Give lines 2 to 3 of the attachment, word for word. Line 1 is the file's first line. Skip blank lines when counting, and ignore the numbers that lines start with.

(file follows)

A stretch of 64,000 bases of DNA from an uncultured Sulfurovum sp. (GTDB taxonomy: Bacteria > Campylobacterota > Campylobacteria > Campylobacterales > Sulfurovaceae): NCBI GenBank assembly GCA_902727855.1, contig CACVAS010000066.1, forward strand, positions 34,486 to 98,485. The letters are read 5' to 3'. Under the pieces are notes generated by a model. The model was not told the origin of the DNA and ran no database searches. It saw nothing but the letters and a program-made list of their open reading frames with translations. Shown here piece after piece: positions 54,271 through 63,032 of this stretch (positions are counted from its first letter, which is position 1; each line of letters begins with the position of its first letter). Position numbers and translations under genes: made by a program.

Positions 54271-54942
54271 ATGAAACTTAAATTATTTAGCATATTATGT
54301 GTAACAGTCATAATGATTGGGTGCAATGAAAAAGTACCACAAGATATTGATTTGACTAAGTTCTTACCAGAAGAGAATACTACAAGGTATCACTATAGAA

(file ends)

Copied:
Positions 54271-54942
54271 ATGAAACTTAAATTATTTAGCATATTATGT